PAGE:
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In Shmuel 2:24:14 it says:

"David said to Gad, “I am in great distress. Let us fall into the hands of the LORD, for His compassion is great; and let me not fall into the hands of men.”"

King David chooses here his punishment to be the three days of pestilence befalling Am Yisrael. However, when the options were presented to David by Gad in the previous verse, they were all presented in singular:

Gad came to David and told him; he asked, “Shall a seven-year famine come upon you in the land, or shall you be in flight from your adversaries for three months while they pursue you, or shall there be three days of pestilence in your land? Now consider carefully what reply I shall take back to Him who sent me.”

(In English "you" may be plural as well, but the original Hebrew is לך, צריך, etc which is singular).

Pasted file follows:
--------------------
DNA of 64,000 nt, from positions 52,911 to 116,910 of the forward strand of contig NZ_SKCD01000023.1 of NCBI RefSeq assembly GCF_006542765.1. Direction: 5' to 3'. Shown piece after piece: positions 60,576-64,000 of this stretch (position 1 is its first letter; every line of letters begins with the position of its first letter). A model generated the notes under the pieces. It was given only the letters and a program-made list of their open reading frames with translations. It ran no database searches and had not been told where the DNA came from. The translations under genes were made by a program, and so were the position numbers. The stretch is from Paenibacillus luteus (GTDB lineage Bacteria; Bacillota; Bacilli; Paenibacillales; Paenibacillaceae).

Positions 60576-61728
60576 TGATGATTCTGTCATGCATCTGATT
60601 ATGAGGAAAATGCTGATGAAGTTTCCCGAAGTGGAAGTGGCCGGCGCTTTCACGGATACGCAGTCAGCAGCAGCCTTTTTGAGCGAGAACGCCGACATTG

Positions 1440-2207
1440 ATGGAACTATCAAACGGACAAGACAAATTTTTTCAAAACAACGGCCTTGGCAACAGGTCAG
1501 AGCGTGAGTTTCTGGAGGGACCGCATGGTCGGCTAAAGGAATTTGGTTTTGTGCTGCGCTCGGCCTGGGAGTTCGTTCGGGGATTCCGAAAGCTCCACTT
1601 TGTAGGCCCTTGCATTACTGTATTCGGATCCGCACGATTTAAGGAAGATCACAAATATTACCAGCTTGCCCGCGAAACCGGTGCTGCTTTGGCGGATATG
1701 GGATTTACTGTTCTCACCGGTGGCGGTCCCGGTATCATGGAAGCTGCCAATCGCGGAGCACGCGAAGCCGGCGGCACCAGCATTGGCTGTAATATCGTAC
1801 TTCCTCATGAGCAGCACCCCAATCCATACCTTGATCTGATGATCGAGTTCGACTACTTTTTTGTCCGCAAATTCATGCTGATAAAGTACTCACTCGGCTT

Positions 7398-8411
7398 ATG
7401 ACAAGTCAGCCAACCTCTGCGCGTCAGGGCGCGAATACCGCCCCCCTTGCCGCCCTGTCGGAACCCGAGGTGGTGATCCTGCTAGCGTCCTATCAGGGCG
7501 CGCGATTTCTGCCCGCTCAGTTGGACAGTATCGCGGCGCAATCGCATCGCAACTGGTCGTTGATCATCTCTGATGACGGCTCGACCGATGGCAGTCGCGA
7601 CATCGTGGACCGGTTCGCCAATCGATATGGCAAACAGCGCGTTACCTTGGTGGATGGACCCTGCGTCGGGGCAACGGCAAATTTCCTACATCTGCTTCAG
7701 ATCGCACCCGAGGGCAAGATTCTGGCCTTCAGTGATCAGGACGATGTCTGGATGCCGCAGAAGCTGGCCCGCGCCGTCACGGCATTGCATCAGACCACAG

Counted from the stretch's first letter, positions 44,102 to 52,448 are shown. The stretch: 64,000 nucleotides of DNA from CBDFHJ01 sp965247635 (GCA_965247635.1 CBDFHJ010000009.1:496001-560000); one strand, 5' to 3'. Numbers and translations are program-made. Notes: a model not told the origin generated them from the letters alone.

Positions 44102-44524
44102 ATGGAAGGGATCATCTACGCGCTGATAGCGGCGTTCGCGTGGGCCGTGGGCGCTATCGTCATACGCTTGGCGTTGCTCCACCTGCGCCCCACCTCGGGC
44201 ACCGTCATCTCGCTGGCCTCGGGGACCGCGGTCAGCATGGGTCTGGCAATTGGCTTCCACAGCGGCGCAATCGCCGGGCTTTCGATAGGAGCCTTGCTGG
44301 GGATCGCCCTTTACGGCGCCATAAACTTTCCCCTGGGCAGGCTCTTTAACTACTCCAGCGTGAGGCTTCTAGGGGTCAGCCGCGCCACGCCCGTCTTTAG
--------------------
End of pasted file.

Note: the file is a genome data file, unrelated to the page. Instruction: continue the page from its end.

Why does David switch mid-sentence from plural to singular?

(Note: I thought this might be an instance of "the royal 'we'" but couldn't find any basis for this).

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See Rashi ad loc (citing Yalkut Shimoni):

אמר רבי אלכסנדרי: אמר דוד, אם אני בורר לי החרב עכשיו, ישראל אומרים הוא בוטח בגבוריו, שהוא לא ימות והאחרים ימותו, ואם אני בורר הרעב, יאמרו בוטח הוא בעושרו, אברר לי דבר שהכל שוין בו

Rabbi Alexandri says that David said: If I choose the sword now, the Jewish people will say that "he is relying on his warriors, such that he won't die while others will." If I choose famine, they'll say "he is relying on his wealth." So I'll choose something to which everyone is equally susceptible.

Possibly, then, this is alluded to by his choice of words: "let us fall into the hands of Hashem" (something from which both I and they might suffer equally), "and let me not fall into the hands of men" (something which I will experience differently than they would).

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    That's a nice pshat! – N.T. Oct 18 '20 at 19:01

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